The plan was that Parma's troops would cross the channel in barges, protected by the Armada. The Armada reached the area a year later, but poor communication between Parma and the Armada's commander, Alonso Pérez de Guzmán, 7th Duke of Medina Sidonia, made effective coordination difficult. Parma's troops were also threatened by the presence of Dutch forces in flyboats, who hoped to destroy the barges and drown Parma's army at sea. The English attack on the Armada in the Battle of Gravelines (1588), followed by an unfavourable change in wind-direction, made link-up impossible. After the Armada's defeat, Farnese broke up his camp in Dunkirk in September and went on to besiege the predominately English garrison at Bergen Op Zoom. After a siege which had lasted six week Parma was defeated and then withdrew to Brussels.
Farnese was to have turned his attention back to the northern Netherlands, where the Dutch rebels had regrouped, but on 1–2 August 1589, Henry III of France was assassinated, and Farnese was ordered into France, in support of the Catholic opposition to Protestant Henry IV of France. This enabled the Dutch rebels to turn the tide in favour of the Dutch Revolt, which had been in ever deeper trouble since 1576. In September 1590 he moved to relieve Paris from the lengthy siege it had been placed under by Huguenots and Royalists loyal to Henry IV.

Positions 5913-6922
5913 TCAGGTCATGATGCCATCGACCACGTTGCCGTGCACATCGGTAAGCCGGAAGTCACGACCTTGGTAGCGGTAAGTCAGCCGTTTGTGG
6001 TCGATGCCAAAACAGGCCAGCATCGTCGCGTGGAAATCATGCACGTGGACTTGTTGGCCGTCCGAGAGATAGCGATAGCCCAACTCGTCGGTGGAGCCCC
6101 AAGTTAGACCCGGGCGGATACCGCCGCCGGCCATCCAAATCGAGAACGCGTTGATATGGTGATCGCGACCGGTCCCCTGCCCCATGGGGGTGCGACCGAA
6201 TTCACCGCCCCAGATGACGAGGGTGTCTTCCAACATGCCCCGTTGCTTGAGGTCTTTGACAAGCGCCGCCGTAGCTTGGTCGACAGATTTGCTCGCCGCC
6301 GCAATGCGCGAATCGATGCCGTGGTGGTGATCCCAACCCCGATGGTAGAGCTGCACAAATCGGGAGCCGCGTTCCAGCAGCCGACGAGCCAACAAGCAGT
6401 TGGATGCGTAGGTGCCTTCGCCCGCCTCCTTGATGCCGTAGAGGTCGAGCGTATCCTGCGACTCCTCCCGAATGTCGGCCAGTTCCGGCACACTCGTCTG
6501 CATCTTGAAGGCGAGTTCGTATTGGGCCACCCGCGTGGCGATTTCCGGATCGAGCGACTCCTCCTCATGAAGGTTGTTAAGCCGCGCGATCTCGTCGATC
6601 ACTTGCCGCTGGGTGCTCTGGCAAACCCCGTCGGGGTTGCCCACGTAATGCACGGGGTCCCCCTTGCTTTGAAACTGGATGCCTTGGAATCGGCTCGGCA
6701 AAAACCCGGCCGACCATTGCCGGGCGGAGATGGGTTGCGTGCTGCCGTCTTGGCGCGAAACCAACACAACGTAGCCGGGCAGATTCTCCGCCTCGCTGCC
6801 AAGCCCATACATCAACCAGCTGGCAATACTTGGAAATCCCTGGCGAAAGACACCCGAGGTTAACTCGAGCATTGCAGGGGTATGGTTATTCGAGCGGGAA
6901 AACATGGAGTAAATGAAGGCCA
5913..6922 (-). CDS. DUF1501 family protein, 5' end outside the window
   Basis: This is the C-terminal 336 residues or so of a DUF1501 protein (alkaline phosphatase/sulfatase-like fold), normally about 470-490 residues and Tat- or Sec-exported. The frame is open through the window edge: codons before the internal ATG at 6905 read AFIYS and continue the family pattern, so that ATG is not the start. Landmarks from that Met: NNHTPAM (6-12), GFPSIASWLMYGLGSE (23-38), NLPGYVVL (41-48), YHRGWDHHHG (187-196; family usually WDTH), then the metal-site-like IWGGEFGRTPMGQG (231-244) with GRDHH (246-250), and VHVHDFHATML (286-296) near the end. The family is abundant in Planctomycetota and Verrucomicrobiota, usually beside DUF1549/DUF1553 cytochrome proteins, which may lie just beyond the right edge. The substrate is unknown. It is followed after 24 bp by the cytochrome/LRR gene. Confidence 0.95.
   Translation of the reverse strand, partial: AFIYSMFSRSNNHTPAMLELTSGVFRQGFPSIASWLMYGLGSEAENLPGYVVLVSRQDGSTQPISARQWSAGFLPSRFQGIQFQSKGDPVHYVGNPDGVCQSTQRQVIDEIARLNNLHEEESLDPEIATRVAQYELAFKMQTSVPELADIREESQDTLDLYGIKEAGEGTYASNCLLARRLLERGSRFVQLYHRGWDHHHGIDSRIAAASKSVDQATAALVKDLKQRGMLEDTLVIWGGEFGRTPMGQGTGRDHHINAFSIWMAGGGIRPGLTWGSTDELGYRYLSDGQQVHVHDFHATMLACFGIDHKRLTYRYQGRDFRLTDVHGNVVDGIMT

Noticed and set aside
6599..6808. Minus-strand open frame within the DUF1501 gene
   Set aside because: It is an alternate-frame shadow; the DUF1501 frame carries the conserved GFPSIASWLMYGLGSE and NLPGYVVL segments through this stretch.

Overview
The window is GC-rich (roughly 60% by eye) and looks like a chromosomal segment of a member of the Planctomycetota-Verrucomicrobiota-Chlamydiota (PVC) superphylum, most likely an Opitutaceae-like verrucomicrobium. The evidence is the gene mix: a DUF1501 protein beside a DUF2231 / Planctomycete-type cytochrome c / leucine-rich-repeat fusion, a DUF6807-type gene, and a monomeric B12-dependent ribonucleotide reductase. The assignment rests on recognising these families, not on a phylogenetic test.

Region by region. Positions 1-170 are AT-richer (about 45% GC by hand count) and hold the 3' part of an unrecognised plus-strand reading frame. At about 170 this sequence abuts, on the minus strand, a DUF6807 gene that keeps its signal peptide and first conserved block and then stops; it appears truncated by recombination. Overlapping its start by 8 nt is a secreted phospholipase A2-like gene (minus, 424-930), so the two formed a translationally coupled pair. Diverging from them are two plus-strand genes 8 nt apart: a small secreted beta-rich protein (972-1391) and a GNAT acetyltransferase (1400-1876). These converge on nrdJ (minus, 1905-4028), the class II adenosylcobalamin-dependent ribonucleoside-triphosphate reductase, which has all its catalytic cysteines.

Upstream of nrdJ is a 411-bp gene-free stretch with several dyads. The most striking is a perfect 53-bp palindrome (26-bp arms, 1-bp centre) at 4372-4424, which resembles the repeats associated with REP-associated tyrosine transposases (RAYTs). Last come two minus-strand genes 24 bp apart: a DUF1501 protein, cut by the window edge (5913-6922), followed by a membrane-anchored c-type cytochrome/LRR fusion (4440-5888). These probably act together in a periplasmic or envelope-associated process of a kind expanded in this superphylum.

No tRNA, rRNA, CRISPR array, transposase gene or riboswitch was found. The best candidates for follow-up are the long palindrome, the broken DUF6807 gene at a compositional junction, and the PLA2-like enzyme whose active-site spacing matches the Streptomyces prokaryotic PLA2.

On 20 April 1592 he repeated the same deed at Rouen, but was subsequently wounded in the hand during the Siege of Caudebec whilst trapped by Henry's army. Having escaped from there he withdrew into Flanders but with his health quickly declining, Farnese called his son Ranuccio to command his troops. He was however removed from the position of governor by the Spanish court and died in Arras on 3 December 1592, aged 47.
From his marriage with Infanta Maria of Portugal, also known as Maria of Guimarães, he had three children:
After his wife's death he had a natural daughter by Catherine de Roquoi, noblewoman from Flanders and member of the House of Roquoi:Isabella Margherita Farnese (Duchy of Luxembourg, 1578 - Lisbon, 1610), who in April 1592 in Rouen, married (some say there was no marriage) Portuguese João de Meneses, o Roxo (the Purple) (Penamacor, c. 1550 - Madrid, 1604), Lord of the Majorat of Penamacor, Colonel of the Spanish Army, Field Master in the Netherlands, only child and son of Simão de Meneses, with whom she had had one daughter and heiress, Leonor de Meneses.